#6 Summer 2016

News Round-up

GSB case study wins prestigious international competition


A teaching case written by a team from the UCT Graduate School of Business on innovative tech start-up, Zoona, has been awarded top spot in the internationally prestigious CEEMAN Emerging Market Case Study Competition. The team consisted of GSB MBA student and Bertha Centre Scholar John Bazley, with co-authors Cynthia Schweer Rayner, senior researcher at the Bertha Centre for Social Innovation and Entrepreneurship, Aunnie Patton Power, Innovative Finance Lead at the Bertha Centre, and Thomas Hellmann, Professor of Entrepreneurship and Innovation, University of Oxford’s Saïd Business School.

The two-part case focuses on Zoona, a mobile money start-up based in Cape Town but working in several African countries, and charts their journey to raise Series A investment capital to finance their growth. “By far the most difficult aspect [of the case study] was distilling the fascinating and rich story of how Zoona was conceived, its growth and path to investment, into just a few digestible pages. The biggest challenge was finding the core of the story that would resonate with the broadest audience while teaching the specifics of term sheets,” said Bazley.

The case study is set to be used in business schools and academic institutions across the world. “There is a scarcity of teaching materials focused on Innovative Financing in Africa,” said Aunnie Patton Power.

“We hope this material will inspire academics around the world to teach more cases on Africa that reflect the rising tide of entrepreneurship and innovation on the continent as well as the ways in which investors and private capital can participate in this momentum.”

Double take: The GSB secures second consecutive Emerald win


Chris Human, left with supervisor Geoff Bick.
First prize in the 2016 Association of African Business Schools Emerald Case Writing Competition has again been awarded to the GSB for an outstanding submission from 2015 MBA alumnus, Christopher Human, with supervision from Professor Geoff Bick, for a case study on an iconic local ice tea brand, BOS Brands and the challenges of internationalisation.

The competition was launched in March 2015 to encourage the development of Africa-specific case studies, so the primary submission criteria requires cases to be: of high quality; based in Africa; written by a student at an African university; and focused on real-life situations in Africa.

Professor Bick remarks of Human: “He put an excellent case together, well written and illustrated, [and he] understood the requirements for the facilitator to address theoretical issues in the classroom, so these were well covered in the Teaching Note. I hope I will get to supervise more students just like him in the future.”

Human says that he chose to focus on the local BOS brand as much for strategic reasons as personal interest. “BOS provided a neat fit with the teaching objectives I had in mind from the outset, but I’m also a big fan of the brand. I have always believed it had the potential to do well abroad. When I heard that BOS was successfully expanding into Europe, I seized the opportunity.”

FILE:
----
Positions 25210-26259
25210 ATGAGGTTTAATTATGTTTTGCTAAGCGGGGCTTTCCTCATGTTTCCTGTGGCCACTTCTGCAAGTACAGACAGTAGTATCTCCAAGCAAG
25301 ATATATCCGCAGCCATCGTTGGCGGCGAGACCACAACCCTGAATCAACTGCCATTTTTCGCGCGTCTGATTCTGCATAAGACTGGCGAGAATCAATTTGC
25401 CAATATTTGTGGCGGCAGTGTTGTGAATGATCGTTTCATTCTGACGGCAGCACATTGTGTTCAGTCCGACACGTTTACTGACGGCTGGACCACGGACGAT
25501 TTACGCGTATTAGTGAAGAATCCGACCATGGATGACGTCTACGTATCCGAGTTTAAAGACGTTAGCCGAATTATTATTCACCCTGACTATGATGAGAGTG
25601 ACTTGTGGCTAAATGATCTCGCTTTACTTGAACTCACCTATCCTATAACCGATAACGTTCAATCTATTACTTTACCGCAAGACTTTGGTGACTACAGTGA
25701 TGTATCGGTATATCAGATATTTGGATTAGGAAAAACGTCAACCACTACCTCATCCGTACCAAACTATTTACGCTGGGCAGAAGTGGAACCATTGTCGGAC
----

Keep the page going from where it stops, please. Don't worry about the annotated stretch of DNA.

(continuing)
The case captures the BOS story in an engaging narrative, grounding the reader in the ‘challenges and choices’ that the BOS team had to navigate while expanding into foreign territory.

Prize-winning article rethinks the nature of institutions

Dr Warren Nilsson

Grace Mugo, accreditation development project manager at AABS.
The GSB’s Dr Warren Nilsson has become the first scholar from a Global South institution to win the prestigious Academy of Management Review’s Best Article Award for 2016 for his startling new research on positive institutional work.

How do some organisations manage to stay strong and healthy for decades in the midst of ever-changing environments? Are there certain patterns – submerged, unnoticed, but nevertheless powerful in their effects – that help to explain why an organisation can thrive despite the fact that the people who work there come and go? Is it possible, somehow, to institutionalise those things that are fundamentally experiential: things like joy, creativity and fulfilment – the positive human experiences that fuel such vibrant and durable organisations? These are some of the questions that motivated Dr Nilsson, senior lecturer at the Bertha Centre for Social Innovation and Entrepreneurship, to write the article titled Positive Institutional Work: Exploring institutional work through the lens of positive organizational scholarship. The piece is a fascinating theoretical exploration of the central role of human experience in the creation and maintenance of powerful, adaptive and positive organisations.

According to Professor Ralph Hamann, research head at the GSB, winning such a prestigious prize from the highly competitive Academy of Management Review is a big accomplishment, not only for the GSB, but for scholarship in South Africa more generally. Nilsson is only the eighth author from a Global South Institution to publish in AMR out of more than 3 000 authors over 40 years and is the first from the region to win the award.

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